OVERVIEW: Since ending its grantmaking for global disease surveillance, Rockefeller has shifted its focus away from disease-driven research, choosing instead to address strengthening global health systems and infrastructures.
IP TAKE: Unless your disease-related work is in some way connected to Rockefeller’s priorities in health grantmaking, it’s unlikely you'll win funding from the foundation.
PROFILE: The Rockefeller Foundation, established by John D. Rockefeller and his son, has operated since 1913 with a mission to improve the well-being of people around the world. Since its inception, the foundation has focused on health programs, and that tradition continues today. Health represents one of four areas of giving, and health systems is a subcategory of that area.
As noted, the prospects for disease-related grants at Rockefeller look pretty grim. The foundation ended grantmaking for global disease surveillance in 2012 and has shifted its focus away from disease-driven research, choosing instead to strengthen global health systems and infrastructures.
Although Rockefeller continues funding a few disease surveillance programs, the majority of those grants support projects related to the 2014-2015 West African Ebola outbreak. Rockefeller directs its remaining health funds toward strengthening the structure and stability of global health systems through the implementation of universal health coverage. The foundation explains the shift as a necessary and inevitable move for most grantmakers working in the health arena.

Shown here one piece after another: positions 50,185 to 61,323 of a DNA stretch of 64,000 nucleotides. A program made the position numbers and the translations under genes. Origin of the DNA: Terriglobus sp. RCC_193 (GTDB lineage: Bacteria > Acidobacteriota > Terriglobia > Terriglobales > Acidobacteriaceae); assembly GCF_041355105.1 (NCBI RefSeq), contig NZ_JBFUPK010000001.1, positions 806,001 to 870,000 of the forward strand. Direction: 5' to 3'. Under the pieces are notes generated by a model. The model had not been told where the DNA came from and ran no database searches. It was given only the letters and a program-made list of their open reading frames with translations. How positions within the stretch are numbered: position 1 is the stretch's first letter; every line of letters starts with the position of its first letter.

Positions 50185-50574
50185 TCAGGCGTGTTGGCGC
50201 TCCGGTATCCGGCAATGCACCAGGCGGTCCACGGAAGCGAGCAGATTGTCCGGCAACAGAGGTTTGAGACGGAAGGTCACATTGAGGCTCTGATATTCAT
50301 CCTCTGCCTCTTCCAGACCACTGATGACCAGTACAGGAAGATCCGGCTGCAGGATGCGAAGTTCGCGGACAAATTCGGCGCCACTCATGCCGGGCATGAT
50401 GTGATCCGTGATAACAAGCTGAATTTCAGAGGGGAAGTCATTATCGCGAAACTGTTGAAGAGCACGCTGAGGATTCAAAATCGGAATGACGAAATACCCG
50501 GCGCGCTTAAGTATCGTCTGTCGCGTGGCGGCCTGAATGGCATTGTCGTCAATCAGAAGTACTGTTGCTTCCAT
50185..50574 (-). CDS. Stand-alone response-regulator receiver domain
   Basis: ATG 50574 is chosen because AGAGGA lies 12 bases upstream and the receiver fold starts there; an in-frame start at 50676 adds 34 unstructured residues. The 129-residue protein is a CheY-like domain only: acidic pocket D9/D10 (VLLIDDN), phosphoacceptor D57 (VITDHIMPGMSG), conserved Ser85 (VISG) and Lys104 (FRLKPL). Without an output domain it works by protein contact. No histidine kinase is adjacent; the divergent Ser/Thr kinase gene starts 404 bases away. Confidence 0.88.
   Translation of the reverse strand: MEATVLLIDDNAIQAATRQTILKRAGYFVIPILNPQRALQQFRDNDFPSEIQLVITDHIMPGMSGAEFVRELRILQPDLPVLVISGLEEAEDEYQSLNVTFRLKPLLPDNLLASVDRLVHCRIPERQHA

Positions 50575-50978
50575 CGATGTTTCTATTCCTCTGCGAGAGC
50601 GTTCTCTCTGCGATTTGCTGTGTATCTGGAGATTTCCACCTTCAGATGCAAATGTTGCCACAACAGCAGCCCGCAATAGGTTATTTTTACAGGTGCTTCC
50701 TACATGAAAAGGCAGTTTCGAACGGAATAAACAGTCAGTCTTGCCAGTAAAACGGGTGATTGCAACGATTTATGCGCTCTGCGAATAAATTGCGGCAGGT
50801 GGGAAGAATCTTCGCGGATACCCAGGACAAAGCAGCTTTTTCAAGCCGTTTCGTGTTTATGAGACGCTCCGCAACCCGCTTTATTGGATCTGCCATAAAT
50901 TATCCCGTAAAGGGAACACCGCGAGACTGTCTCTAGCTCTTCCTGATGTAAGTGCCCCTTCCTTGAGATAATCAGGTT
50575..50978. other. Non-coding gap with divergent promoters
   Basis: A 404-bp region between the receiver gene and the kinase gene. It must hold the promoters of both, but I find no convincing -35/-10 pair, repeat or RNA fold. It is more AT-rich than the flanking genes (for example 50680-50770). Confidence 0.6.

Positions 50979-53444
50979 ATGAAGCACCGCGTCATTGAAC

UHC grants are awarded through the foundation’s Advance Health subprogram, Transforming Health Systems. The foundation favors large, global operations such as the World Health Organization. To get an idea of the type of organizations Rockefeller supports, including grant amounts and detailed project information, you can browse through its excellent grants database.
Rockefeller also offers health-related grants through its Health of Informal Workers program.
If you think your program aligns with Rockefeller's directives, there are a few things you should know about the grant application process. The first is that the foundation only allows unsolicited funding inquiries through an online application. The website specifies that this is not a chance to submit a proposal; it's an opportunity for Rockefeller to gain some information. Also note that very few potential candidates ever receive a proposal request, so don't be surprised if Rockefeller, as generous as it is, is a bit of a dead end for anything disease related.
- Judith Rodin, President
- Michael Myers, Managing Director
- Pam Foster, Managing Director, Grants Management and Program Operations
- Veronika Knierim, Associate Director, Grants Management and Program Operations